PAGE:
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I have an iMac 27" Late 2012. My browser is Google Chrome and I have a handful of passwords saved in it.

When I come across a website that requires authentication, Chrome automates it without asking me for my Google Account Password. My (administrative) user account on Mac OS X has a password, and it requires it on login, as well as when I need Superuser permissions (sudo, su, installing software etc...).

Power supply is now dead, so I'll have to send it to Apple for repair. I dunno how OS X has been implemented in Google Chrome passwords encryption, but I was wondering: can "Geniuses" (or so they call 'em) just plug in a Live Ubuntu USB (even OSX maybe) and get my Google password, subsequently getting access to all encrypted passwords stored in Google Chrome?

If that's so, then it's designed really badly!

  • If that's so, then it's designed really badly! Design it better. While there are better solutions, they have their own disadvantages. There's no magic bullet. (Especially not to protect people from themselves. If you are that worried about your passwords, you should've never given them out of your control) – deviantfan Jan 13 '17 at 23:28
  • Well, they could encrypt the passwords with Google password encrypted with login password – Manchineel Jan 13 '17 at 23:29
  • You know what I REALLY hate? When people downvote and then run away, without leaving a comment saying how the question could be imporoved. It makes questions look like they were "plz i deleted my minecraft world how do i restore it?????!!" – Manchineel Jan 14 '17 at 8:08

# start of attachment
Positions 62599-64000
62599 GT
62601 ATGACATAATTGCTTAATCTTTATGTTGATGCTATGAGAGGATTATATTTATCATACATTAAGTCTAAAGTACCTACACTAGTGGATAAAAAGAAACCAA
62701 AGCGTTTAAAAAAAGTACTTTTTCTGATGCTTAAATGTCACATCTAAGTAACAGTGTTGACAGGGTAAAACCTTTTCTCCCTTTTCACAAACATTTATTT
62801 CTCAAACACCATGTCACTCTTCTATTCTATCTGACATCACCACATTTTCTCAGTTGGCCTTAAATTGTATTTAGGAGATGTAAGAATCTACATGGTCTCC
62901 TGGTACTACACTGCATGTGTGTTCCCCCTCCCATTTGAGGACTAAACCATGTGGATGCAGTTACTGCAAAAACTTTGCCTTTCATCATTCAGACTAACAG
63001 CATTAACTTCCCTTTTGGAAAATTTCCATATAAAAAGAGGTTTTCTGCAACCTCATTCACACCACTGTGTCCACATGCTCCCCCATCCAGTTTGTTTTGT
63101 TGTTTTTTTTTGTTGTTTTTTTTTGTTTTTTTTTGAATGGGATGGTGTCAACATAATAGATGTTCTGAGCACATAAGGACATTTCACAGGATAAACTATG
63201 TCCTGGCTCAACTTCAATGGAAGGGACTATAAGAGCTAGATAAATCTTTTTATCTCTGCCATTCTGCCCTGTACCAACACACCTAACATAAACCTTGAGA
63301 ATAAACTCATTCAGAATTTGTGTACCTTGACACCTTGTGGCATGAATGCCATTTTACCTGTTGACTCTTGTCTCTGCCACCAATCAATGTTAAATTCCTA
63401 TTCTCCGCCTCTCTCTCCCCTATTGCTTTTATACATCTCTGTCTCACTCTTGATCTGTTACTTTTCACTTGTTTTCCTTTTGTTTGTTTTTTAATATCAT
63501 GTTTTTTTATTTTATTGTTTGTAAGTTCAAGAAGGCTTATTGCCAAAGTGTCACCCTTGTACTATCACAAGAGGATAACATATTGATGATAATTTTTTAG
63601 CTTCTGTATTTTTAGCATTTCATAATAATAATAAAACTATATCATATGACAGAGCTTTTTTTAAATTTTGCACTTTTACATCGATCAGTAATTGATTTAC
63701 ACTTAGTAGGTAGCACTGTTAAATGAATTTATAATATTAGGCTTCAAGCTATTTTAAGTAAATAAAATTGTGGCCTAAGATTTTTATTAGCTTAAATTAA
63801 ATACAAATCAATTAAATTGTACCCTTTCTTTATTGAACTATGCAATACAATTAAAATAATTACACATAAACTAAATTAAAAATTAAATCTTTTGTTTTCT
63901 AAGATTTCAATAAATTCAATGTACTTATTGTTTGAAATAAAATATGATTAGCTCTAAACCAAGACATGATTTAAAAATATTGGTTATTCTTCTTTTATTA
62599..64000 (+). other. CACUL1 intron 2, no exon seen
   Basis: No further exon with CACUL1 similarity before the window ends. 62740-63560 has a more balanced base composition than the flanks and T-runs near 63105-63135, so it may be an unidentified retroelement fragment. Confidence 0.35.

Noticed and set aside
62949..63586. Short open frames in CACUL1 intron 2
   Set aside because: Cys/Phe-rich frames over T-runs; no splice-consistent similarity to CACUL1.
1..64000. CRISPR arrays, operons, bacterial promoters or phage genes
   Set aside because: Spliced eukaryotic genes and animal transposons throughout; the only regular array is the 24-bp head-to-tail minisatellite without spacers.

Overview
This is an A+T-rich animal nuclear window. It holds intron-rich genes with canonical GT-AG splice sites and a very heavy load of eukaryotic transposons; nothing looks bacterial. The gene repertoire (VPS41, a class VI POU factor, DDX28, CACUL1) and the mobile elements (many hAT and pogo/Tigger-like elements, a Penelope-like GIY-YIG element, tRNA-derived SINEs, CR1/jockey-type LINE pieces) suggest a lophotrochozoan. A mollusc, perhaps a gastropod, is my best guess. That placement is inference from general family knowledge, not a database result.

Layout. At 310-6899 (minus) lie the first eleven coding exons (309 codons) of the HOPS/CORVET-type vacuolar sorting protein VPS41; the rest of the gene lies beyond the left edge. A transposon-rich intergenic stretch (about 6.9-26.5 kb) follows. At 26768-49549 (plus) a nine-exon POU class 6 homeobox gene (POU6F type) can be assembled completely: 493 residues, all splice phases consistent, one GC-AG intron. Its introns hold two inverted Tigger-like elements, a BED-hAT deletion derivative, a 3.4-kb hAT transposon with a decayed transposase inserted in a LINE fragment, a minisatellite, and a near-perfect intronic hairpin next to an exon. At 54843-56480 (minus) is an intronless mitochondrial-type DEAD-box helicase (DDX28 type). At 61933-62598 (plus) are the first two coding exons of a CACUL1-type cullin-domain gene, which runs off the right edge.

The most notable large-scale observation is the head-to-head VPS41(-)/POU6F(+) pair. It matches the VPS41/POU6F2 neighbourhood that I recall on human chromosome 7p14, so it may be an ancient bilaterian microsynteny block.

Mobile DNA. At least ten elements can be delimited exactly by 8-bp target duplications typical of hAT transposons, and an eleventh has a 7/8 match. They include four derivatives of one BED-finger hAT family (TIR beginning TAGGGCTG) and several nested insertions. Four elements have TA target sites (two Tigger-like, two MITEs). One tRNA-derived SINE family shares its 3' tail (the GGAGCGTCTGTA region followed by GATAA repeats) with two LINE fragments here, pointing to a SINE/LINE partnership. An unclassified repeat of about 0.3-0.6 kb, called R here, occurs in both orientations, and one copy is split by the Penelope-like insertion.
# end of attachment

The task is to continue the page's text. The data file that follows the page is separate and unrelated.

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Short answer: if your account has no password or you gave them access, i'm afraid so. But even the Live USB won't work if that's not the case. (guessable passwords aside)

If that's so, then it's designed really badly!

Yes. Yes it would be. As you might've noticed, Google (Alphabet w/e) is somewhat skilled in making computers do what they want. That's why they try to make sure it is actually hard to steal the keys to your digital life.

Chrome browser used to use the OSses native cryptography interface for storing passwords as an encrypted blob.

As can be seen here, Chrome on OS X uses the Keychain for the master key. (The actual data has been moved to the browsers internal store in '16)

They use strong, publicly known encryption algorithm (3DES), that stood years of attack. There is no way we know of to attack these better than bruteforce. Which, at the current keylength, will take longer than the heat death of the universe if implemented properly.

Too bad it isn't implemented too well by google, despite arguably having one of the most active security departments in the world. If you can get into the account, everything's exposed. There's no way to set a master password.

They somehow thought it gave a false sense of security. Because someone could install a keylogger there's no added benefit.

But using a phone, a simple pattern will stop your classmates from reading your messages. Not too secure, but preventing >90% of the abuse with minimal impact to user experience. The android devs understood, and i understand the tradeoff.

Luckily there's plenty of third-party plugins that do have a master password setting.

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    So, if they can't guess my OSX user account, they can't decrypt the master password of Chrome saved passwords, right? – Manchineel Jan 14 '17 at 8:05
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    If you don't have your hard drive encrypted, they can with a live get your browser files... here your unique option is to use a strong master password. The only way to decrypt a master password is a dictionary or bruteforce attack. So keep that password very strong (lowercase, uppercase, numbers, symbols and pretty large) and they have nothing to do. – OscarAkaElvis Jan 14 '17 at 10:34

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